Another Pali grammar, similar to The New Pali Course, above, but without any exercises. Useful as a compact reference book after you’ve learned the basics.


Pali language reference books   

  • Buddhist Dictionary, by Nyanatiloka Thera
    Kandy: Buddhist Publication Society, 1988
    260pp. About $20, from Pariyatti Book Service, and the Buddhist Publication Society.
    This one is a classic. It’s a fascinating mixture of Pali and English
    words, arranged in English word order (e.g., “Killing… Kiñcana…
    Kiriya… Knowledge…”). Most entries have thorough explanations with
    references to passages in the Pali canon. Excellent tool for beginner
    and veteran, alike.
  • Concise Pali-English Dictionary, by A.P. Buddhadatta
    Delhi: Motilal Banarsidass, 1989
    295pp. Available by mail from the publisher: Motilal Banarsidass, Bungalow Road, Jawahar Nagar, Delhi 110 007, India.
    Very handy for quickly finding the meaning of a word, without the detailed grammatical and contextual analysis offered by the Pali-English Dictionary.
  • A Dictionary of Pali (Vol I: A-Kh)
    Oxford: Pali Text Society, 2001
    778pp. About $50, from Pariyatti Book Service.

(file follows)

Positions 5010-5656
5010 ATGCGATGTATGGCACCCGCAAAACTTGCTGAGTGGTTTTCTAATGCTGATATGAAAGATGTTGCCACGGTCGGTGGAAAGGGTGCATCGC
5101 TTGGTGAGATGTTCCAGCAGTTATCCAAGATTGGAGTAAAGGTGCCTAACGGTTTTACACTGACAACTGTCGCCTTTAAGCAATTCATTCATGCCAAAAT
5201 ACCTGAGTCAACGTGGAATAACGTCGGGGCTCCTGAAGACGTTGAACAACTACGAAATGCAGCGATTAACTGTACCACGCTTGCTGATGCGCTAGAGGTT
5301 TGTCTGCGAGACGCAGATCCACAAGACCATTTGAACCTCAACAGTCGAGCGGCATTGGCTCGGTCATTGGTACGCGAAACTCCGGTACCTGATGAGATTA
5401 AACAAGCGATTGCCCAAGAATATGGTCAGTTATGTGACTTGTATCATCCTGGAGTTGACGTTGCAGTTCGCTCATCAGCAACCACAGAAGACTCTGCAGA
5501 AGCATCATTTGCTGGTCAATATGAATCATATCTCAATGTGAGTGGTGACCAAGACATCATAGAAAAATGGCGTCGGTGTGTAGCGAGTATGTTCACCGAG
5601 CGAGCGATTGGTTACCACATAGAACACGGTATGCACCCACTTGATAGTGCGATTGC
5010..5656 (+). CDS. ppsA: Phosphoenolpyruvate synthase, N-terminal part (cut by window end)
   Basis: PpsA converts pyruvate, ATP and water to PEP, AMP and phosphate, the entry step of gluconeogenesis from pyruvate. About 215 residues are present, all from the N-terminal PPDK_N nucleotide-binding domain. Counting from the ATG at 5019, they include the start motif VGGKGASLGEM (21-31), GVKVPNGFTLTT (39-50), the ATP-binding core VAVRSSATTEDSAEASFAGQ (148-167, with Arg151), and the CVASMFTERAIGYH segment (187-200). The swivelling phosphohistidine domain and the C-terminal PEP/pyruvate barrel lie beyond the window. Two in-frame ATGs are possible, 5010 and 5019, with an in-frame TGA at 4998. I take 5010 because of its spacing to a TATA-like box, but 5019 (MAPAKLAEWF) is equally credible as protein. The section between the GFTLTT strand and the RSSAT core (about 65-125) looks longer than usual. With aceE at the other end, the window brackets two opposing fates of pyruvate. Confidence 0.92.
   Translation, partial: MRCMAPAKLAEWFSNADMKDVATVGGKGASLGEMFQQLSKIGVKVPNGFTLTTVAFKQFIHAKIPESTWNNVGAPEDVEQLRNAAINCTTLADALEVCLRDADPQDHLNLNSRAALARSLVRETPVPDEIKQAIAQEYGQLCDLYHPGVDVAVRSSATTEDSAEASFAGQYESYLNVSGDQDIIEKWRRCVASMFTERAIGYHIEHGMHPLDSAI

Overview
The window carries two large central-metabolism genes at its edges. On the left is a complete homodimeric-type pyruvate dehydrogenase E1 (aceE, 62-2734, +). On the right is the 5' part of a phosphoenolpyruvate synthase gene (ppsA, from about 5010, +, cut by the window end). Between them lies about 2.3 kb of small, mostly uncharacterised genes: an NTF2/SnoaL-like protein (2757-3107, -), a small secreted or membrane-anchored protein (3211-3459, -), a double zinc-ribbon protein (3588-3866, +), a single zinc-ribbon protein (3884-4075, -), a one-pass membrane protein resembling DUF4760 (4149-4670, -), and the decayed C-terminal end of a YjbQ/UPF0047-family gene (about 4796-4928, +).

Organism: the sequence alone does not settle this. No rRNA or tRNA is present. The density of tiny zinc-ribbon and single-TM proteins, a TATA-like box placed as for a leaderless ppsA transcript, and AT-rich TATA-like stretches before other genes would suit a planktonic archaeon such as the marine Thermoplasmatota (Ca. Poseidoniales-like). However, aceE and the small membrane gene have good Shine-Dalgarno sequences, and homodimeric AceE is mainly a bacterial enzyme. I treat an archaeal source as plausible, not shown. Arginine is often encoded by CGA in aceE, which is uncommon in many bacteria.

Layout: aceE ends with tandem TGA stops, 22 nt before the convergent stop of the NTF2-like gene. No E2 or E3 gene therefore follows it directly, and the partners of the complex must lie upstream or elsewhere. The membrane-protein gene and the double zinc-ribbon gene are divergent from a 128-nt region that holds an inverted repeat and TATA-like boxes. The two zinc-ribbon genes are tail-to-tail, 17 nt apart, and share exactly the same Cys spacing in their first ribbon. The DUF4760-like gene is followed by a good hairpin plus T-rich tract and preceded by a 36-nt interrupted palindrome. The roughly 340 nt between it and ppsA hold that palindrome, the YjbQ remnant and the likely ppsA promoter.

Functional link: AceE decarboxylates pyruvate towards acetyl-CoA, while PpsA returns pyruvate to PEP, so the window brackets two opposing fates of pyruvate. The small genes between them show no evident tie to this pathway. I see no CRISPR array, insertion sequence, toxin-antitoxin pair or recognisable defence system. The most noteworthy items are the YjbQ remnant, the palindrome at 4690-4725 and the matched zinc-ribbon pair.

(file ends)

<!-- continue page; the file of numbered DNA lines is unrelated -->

This impressive new dictionary has several improvements over the classic PED,
    including the use of Pali quotations from the Canon to illustrate the
    meaning of words, instead of simply references to those passages. The
    publication date for volume II has not yet been set.
  • English-Pali Dictionary, by A.P. Buddhadatta
    London: Pali Text Society, 1979
    588pp. $48 through Wisdom Publications.
    What are the various Pali words for “mind”? How do you say “penknife” in
    Pali? (!) This handy book can be particularly valuable when exploring
    Pali-English translations — your own or others’.
  • Pali-English Dictionary
    London: Pali Text Society, 1986
    754pp. About $40, from Pariyatti Book Service.
    The primary table-top reference tool for the Pali student. Affectionately known as the PED.


Notes   

1.
The first of the five precepts: “I undertake the precept to refrain from taking life.”
2.
The last line of the Buddha’s first sermon (SN 56.11): “And that is how Ven. Kondañña acquired the name Añña-Kondañña — Kondañña who knows.”
3.
These characters will display properly only when your browser is
set with a default font that contains appropriate Pali Unicode
characters.